Democrats took control of the government of the Commonwealth of Virginia Tuesday, winning control of the General Assembly for the first time in a generation.
With Democrats already in control of the offices of the governor and attorney general, the party became part of a national wave that is trying to put the voters back in charge.
Even in Floyd County, where a GOP victory was once a guaranteed in a local race, the voters of Little River said “no” to Republican Tim Sullaway’s attempt to oust independent Linda DeVito Kuchenbuch as a supervisor. It was her second win over a Republican in a district that used to vote for the GOP without question.
Kuchenbuch is one of two independents serving on a county board that once was all Republican. The second, Jerry Boothe, won his seat back on the board after retiring several years earlier as a Democrat, ousted chairman and GOP leader Case Clinger two years ago.
While Republicans still control most of the rural counties in Virginia, particularly in the Southwest part of the state, higher than normal turnout for off-year local elections showed voter anger now directed more at an increasingly unpopular president and those who support him.
In Loudoun County, Juli Briiskman, on her bicycle, flipped the finger at Trump two years ago as he left his golf club in Sterling. A picture of her action became a symbol of social media anger towards Trump and his party. Her government contracting firm fired her for the action but voters in her district voted her in as a new supervisor Tuesday.
Statewide, Democrats now control the governor’s office and the two statewide offices under him. Virginia’s two U.S. Senators are Democrats as will the next term of the General Assembly.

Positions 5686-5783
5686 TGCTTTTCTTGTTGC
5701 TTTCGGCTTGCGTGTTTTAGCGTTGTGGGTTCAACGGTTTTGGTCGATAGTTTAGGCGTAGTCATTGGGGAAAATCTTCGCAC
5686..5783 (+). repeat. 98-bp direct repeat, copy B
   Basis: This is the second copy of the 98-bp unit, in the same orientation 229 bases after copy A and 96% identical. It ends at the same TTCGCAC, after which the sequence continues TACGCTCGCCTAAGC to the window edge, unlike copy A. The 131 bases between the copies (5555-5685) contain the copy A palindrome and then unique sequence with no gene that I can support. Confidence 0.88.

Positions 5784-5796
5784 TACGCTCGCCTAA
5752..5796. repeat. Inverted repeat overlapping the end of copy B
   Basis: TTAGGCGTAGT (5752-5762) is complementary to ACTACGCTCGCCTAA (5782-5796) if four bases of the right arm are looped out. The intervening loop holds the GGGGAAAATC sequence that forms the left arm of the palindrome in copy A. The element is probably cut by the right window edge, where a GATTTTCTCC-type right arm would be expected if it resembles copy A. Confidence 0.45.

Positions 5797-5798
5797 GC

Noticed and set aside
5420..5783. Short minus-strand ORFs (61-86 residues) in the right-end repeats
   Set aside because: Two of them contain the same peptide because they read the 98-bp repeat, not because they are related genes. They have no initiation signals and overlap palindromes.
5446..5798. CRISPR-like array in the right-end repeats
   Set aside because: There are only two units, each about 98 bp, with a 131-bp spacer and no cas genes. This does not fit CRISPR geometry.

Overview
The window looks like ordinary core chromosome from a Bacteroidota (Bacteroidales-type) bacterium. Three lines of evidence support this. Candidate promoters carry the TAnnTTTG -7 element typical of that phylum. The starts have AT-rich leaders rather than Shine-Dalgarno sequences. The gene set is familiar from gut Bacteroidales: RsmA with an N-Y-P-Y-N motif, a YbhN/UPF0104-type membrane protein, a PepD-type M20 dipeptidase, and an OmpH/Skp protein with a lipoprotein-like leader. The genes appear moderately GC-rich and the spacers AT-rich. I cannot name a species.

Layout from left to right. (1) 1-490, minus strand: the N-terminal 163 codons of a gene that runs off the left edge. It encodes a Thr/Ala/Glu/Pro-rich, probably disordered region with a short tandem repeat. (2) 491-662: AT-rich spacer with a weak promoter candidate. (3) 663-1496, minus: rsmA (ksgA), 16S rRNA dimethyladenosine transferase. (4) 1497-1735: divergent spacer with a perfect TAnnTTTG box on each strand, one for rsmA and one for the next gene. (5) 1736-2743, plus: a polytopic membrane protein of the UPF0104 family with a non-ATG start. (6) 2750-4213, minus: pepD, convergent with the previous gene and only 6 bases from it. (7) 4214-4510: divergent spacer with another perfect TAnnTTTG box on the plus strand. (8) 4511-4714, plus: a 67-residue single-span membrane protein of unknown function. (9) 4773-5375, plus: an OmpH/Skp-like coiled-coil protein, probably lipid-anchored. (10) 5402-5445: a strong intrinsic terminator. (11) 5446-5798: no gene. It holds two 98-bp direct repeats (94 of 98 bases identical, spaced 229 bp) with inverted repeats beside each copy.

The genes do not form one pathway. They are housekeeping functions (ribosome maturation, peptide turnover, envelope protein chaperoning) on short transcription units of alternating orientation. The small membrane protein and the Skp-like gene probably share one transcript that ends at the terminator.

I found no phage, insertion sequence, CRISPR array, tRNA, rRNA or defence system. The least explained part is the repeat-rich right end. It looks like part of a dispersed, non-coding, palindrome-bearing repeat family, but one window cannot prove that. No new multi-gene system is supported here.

Republicans have not won a statewide race since 2009.
Democratic control of the state stems from the urban areas of Northern Virginia and Tidewater but polls show increased anger towards the party because of Trump’s antics in Washington.
“I think Donald Trump was humiliated tonight,” said former Gov. Terry McAuliffe. “Trump wasn’t on the ballot this year. However, his policies, his lunacy was on the ballot, and I think it energized Democrats.”
As for Republicans, McAuliffe added: “They’re not only losing Virginia, they’re losing America.”
The bulk of the local races in Floyd County were uncontested. Kuchenbuch was the only one facing opposition but she captured 63 percent of the vote in Little River.
Sheriff Brian Craig, Commonwealth’s Attorney Eric Branscom were among county officers who ran unopposed.
Virginia’s dramatic conversion from red to blue is not an isolated example of a Southern state turning away from Republicans. Kentucky’s new governor is a Democrat targeted by Donald Trump for defeat.
Democrat Andy Beshear may have beaten incumbent Republican Matt Devin in a state that Trump carried by close to 30 percentage points in 2016.
Democrats’ claim of victory Tuesday in Kentucky’s gubernatorial race, as well as the Democratic takeover of the Virginia state legislature, left Republicans stumbling and increasingly uncertain about their own political fates next year tied to an embattled and unpopular president.
Many allies of President Trump rushed to explain away the poor performance of incumbent Kentucky Gov. Matt Bevin (R) as an anomaly, while other GOP veterans expressed alarm about the party’s failure in a state where Trump won by nearly 30 percentage points in 2016 — and where he just campaigned this week.
“It was a rough night,” said Scott Reed, a political strategist for the U.S. Chamber of Commerce. “The Republican Party is lacking message discipline, and that needs to be addressed.”
Former Republican National Committee chairman Michael Steele says “losing the governorship is a smack at both Mitch McConnell and the president. Just because Trump shows up doesn’t mean an automatic win anymore.”